As I often say, “Life is short; be kind“.

Try adopting as a mantra, “We may never meet again.” Let yourself feel vulnerable and tender. Let yourself feel affection. Let yourself appreciate others’ basic goodness. Let your tendency to focus on the negative fall away, and recognize that you’re surrounded by good people who are struggling to find happiness in a world where true happiness is rare. Let yourself love.

The trouble is, you think you’ll have time to love later, and you might not, so behave as if you don’t have time to waste, and let yourself love: Now.

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The mind knows its own way home

cat looking through hole in wooden door

When we’re first learning to meditate, one of the things we have to get used to is that the mind wanders much more than we might expect.

We discover, perhaps, that we can’t go more than two or three breaths without the mind latching on to some thought that’s appeared and going for a long trek through our memories, fantasies, expectations about the future, and so on.

At first this might be frustrating. We get annoyed with ourselves, or with our minds, for being so distractible. We perhaps blame ourselves, and suspect that we’re not cut out for meditation, or worse at it than other people. Meditation seems a bit like hard work.

We learn, though, that this level of distraction is common. In fact, research shows that while doing activities with low objective demands on our attention (things like showering, waiting for an appointment, or driving a route we know well) we might expect to be distracted up to 80 percent of the time. And meditation is in this category: there is no compelling external task for us to be engaged with.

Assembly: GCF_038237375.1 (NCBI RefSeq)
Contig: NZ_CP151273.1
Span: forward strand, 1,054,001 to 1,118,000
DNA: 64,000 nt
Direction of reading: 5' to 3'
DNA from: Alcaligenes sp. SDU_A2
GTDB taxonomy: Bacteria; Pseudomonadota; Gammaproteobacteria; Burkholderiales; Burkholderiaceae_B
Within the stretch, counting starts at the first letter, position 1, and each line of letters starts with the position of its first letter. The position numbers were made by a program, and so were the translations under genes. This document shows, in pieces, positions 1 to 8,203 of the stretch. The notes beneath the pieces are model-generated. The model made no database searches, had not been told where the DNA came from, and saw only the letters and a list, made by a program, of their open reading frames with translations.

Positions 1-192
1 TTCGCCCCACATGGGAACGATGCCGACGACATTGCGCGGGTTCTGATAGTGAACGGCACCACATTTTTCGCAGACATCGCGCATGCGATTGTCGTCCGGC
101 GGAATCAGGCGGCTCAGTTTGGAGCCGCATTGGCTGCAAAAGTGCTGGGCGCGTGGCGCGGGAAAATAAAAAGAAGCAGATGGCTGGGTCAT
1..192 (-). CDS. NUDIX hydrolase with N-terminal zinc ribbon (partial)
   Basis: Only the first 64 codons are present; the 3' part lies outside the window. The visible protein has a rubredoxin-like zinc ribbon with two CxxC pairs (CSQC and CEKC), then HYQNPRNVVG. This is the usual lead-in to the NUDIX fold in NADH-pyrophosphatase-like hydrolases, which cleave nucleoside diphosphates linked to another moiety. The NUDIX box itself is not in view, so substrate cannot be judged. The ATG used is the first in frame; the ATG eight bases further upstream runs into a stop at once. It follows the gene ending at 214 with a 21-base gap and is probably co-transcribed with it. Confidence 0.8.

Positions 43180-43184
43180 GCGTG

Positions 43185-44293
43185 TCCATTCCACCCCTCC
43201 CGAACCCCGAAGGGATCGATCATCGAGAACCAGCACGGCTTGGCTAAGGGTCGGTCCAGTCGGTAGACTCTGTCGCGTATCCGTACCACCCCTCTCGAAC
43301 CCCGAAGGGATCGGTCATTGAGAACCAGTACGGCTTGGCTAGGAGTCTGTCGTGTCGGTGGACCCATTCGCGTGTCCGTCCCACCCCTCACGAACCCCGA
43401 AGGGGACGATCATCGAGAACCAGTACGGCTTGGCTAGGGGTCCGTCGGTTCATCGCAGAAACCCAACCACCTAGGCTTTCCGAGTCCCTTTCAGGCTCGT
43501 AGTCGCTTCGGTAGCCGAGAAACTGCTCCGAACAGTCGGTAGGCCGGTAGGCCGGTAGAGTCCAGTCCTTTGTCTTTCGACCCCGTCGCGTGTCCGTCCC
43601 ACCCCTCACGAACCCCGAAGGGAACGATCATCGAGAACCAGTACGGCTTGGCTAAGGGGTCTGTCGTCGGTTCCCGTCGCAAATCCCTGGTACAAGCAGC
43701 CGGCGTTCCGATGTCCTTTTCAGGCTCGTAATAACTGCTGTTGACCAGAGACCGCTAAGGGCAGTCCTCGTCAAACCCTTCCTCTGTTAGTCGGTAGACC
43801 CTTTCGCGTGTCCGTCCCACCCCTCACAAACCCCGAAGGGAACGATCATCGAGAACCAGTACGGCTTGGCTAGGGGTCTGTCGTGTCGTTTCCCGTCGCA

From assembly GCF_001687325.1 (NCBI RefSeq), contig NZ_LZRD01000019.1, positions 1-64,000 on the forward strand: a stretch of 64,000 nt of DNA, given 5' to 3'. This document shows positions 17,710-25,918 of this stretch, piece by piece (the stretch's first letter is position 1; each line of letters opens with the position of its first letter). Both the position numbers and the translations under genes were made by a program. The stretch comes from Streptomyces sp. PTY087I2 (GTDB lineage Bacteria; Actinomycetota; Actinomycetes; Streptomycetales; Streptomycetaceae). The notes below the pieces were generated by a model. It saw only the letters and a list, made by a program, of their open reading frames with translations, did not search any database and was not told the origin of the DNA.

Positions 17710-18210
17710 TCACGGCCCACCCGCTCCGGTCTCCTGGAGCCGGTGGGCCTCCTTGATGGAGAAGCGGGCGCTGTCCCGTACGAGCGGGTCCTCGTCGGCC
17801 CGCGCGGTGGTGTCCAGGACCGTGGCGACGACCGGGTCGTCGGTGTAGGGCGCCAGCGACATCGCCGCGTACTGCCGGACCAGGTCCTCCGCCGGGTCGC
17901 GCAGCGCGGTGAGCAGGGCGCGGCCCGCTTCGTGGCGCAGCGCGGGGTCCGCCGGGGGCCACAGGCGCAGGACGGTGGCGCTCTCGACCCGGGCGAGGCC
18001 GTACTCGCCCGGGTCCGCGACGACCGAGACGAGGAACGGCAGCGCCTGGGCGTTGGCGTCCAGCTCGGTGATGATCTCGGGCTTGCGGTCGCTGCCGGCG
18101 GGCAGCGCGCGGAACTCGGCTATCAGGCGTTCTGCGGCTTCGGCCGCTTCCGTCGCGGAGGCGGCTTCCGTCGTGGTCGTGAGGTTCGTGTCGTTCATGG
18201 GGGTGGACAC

It’s not a personal flaw that results in our distractibility, but the way the nervous system has evolved. The mind likes having input. In the absence of stimulation, the mind will create stimulation for itself, in the form of memories, fantasizing, etc.

We learn to be more patient, and to simply let go of distracted thinking when we realize it’s been arising. We stop reacting so much. Distractedness becomes just a fact — something neutral that we don’t place any negative value upon.

But I think we can do better than that. Even though we may no longer react emotionally when we realize we’ve been distracted, we may still carry around a chronic sense that our minds aren’t “good enough.” That they have this regrettable tendency, this bad habit, of going off wandering.